Socialist Worker

Local government workers organise to throw out shoddy pay 'deals' and restart strikes

by Raymie Kiernan
Issue No. 2426

Council workers meet to organise against deal last week

Council workers meet to organise against deal last week (Pic: Socialist Worker)

A revolt is growing among local government workers after unions suspended strikes over pay.

Unison, GMB and Unite union members were set to strike in England and Wales on Tuesday of last week.

Their union leaders cobbled together a 2.2 percent two-year pay deal and suspended the action.

The bosses haven’t even agreed to offer it yet. And most workers would get the same if they had accepted the 1 percent offered originally—which they struck over on 10 July. 

Unison leaders then claimed they had secured “significant” new proposals on pay from council bosses in Scotland. They called off a planned strike of 72,000 workers there set for Tuesday of this week.

As union leaders urged a fight at the TUC rally in London last Saturday, rank and file workers met to organise against their rotten deal.

Union leaders have refused to make any recommendations on how workers should vote in consultations that began this week.

But many union branches are already urging members to reject. 

In Unison’s north west region 28 out of 34 branches recommended rejection last week and Manchester Unison has denounced the “national pay surrender”.


Glasgow City Unison voted unanimously to reject and reinstate the strike in Scotland.

London Tower Hamlets Unison branch secretary John McLoughlin spoke to Socialist Worker in a personal capacity.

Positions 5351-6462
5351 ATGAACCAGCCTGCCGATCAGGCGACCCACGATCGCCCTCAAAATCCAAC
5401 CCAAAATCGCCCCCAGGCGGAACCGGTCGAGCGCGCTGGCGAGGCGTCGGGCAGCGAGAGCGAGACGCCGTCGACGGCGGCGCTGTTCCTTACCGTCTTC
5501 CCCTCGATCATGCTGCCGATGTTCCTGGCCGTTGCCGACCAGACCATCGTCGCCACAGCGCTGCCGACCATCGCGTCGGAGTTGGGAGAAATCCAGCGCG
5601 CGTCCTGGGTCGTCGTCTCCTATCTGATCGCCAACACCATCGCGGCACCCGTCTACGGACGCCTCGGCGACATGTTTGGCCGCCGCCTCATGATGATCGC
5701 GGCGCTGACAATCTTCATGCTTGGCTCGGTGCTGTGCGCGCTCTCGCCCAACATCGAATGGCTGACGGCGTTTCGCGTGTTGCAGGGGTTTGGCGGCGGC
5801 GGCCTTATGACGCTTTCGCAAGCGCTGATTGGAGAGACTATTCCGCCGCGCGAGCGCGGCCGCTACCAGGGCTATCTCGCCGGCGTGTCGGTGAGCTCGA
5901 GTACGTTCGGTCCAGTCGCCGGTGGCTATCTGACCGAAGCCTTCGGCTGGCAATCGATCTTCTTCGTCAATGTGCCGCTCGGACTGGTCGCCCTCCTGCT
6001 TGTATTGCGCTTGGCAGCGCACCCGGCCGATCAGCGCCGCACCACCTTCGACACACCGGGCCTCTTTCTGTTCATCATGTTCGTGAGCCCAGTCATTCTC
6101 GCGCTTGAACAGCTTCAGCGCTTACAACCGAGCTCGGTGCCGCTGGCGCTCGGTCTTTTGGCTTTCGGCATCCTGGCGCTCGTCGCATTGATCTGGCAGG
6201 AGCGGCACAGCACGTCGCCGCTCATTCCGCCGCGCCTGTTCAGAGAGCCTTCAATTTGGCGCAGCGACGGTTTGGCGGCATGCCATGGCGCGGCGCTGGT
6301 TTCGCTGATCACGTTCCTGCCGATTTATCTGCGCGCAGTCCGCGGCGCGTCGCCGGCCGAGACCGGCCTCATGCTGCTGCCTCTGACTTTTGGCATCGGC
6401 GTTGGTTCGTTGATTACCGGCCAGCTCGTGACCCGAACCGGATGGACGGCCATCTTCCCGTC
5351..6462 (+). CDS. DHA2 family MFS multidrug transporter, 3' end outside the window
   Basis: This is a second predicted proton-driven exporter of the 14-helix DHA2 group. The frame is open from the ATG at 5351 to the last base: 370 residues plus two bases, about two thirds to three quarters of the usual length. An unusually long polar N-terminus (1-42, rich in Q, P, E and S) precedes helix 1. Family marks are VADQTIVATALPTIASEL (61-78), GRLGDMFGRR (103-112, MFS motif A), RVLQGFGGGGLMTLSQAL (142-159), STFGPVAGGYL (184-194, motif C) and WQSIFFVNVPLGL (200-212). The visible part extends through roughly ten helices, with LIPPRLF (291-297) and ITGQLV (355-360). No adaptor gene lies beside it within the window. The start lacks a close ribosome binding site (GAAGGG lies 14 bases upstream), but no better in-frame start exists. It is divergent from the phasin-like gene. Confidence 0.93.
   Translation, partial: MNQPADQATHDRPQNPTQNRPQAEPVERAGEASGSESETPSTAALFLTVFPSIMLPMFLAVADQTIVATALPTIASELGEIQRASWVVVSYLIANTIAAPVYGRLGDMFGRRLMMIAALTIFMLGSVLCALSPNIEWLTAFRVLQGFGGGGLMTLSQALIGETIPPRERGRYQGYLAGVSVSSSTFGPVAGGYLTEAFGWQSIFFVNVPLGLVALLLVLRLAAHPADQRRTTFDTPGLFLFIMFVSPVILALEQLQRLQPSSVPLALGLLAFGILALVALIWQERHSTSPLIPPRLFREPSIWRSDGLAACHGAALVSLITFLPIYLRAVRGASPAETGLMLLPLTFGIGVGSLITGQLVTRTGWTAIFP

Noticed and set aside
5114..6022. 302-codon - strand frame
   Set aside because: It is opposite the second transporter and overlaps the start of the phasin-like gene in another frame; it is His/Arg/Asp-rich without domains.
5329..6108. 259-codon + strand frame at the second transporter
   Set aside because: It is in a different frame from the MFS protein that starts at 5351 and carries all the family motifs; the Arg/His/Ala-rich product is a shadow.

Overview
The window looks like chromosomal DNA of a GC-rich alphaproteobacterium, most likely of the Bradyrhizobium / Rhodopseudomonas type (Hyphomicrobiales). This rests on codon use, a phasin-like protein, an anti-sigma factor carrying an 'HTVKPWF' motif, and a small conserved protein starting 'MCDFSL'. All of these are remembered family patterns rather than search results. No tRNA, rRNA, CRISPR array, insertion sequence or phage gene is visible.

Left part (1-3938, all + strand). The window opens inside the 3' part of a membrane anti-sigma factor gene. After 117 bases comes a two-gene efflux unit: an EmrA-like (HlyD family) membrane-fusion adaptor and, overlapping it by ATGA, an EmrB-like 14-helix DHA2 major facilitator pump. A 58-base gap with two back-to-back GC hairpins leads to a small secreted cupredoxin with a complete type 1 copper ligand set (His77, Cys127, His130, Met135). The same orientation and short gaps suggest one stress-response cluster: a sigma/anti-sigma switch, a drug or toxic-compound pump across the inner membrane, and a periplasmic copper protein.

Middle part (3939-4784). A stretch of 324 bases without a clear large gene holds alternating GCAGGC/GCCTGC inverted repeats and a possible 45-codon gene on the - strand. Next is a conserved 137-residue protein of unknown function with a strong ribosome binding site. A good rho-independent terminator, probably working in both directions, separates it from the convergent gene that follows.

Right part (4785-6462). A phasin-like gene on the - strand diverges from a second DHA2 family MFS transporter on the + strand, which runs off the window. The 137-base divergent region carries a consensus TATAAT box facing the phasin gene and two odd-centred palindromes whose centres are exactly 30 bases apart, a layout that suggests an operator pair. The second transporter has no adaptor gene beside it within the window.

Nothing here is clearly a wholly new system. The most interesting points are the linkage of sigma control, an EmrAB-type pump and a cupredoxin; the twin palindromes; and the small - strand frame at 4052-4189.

“These deals reveal the chasm between the general secretaries and the rank and file of the unions,” he said. 

“We all have to fight to get the biggest turnout of members possible.

“Whatever union officials say, it is for branches to decide how to conduct the consultation. The Tory invention of postal ballots is not the only way of doing it. 

“Stewards can deliver and collect ballot papers to members they represent in their workplace.

“We need to talk to other branches—getting regional and branch recommendations can make a massive difference.”

A Unison report this month showed that workers are suffering the longest decline in pay ever recorded. It was wrong to call off the strikes.

If your union branch hasn’t already organised an emergency meeting to discuss the proposal, call one now. 

Get into every workplace and talk to workers about the ballot.

Unison’s consultation in England and Wales ends on 12 November, and in Scotland on 3 November. Reject these rotten deals—strikes can win more.

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